The Alcyonacea (Octocorallia) on coral reefs at Europa Island: How are they connected with other soft coral communities in the Mozambique Channel?
Michael Schleyer  1, *@  , Nicola Downey-Breedt  2@  , Yehuda Benayahu  3@  
1 : Oceanographic Research Institute  (ORI)
PO Box 10712, Marine Parade, 4056 Durban -  South Africa
2 : Zoology Department, Rhodes University
African Street, Grahamstown -  South Africa
3 : School of Zoology, George S. Wise Faculty of Life Sciences
Tel Aviv University, Tel Aviv -  Israel
* : Corresponding author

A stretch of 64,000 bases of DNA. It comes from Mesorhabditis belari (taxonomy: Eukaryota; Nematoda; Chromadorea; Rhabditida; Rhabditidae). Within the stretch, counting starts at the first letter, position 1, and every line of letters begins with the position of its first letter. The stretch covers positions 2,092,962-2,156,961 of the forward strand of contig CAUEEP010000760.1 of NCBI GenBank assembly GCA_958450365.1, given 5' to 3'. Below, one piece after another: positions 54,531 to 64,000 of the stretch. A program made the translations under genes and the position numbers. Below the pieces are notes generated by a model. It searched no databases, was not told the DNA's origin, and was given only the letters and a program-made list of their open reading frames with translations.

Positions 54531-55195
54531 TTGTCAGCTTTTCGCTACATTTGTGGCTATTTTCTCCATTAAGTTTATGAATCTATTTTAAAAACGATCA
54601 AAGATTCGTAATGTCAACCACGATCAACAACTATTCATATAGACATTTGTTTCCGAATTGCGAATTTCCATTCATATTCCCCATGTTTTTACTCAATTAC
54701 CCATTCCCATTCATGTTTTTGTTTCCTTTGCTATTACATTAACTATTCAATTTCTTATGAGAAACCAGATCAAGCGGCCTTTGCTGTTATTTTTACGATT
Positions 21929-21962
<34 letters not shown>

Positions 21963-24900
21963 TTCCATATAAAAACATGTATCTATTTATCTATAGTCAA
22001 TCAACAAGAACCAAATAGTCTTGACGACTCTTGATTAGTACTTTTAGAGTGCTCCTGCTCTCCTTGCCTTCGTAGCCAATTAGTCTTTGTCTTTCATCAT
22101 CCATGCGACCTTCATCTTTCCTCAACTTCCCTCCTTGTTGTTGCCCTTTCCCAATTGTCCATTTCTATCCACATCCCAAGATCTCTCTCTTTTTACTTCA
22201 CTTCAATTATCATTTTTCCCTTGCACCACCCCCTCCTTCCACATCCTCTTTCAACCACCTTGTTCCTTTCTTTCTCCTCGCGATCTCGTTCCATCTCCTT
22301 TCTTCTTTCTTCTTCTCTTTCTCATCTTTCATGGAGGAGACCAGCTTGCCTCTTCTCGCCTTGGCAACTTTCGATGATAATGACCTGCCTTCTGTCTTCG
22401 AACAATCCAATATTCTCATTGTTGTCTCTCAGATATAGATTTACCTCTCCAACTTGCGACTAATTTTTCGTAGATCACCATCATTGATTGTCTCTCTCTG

The soft corals (Alcyonacea: Octocorallia) on reefs around Europa Island were surveyed in 2016. Alcyonacea were sought and collected within all the reef habitats at Europa and their relative abundance was visually recorded as being rare, occasional, common or abundant. The colonies were photographed underwater before sampling and the samples were fixed for identification and storage in the Steinhardt Museum of Natural History in Tel Aviv. Since Europa Island is remote and isolated, connectivity with other alcyonacean communities in the Mozambique Channel was investigated by particle transport modelling. This was accomplished by simulating cross-channel transport of particles between Mozambique and Madagascar, and between their shores and Europa Island, using an individual-based model (IBM) developed with Ichthyop 3.2 and driven by Regional Ocean Model System (ROMS) outputs of a South-West Indian Ocean Model (SWIM). Europa's octocoral species richness (33 species) was rather low for such a protected, relatively pristine environment within the region. Furthermore, while certain ‘fugitive' alcyonacean species were noticeably abundant, other soft corals were rare or absent. The Europa soft coral community is thus possibly unique in its impoverishment within the Mozambique Channel, and the underlying reasons for this may be due to relative isolation of its reef communities, as suggested by the results of SWIM analyses. These revealed that the shortest transit times of particles in the Mozambican Channel were between northern Mozambique and north-west Madagascar (3 days), and between south-west Madagascar and Europa Island (4 days). These times are well within the competence period of alcyonacean larvae. Thus, while the north-west coast of Madagascar appears well-connected with the northern Mozambique coast, the most likely source of soft coral recruits at Europa Island would be the Tulear region further south in Madagascar, which also appears to have an impoverished soft coral fauna.


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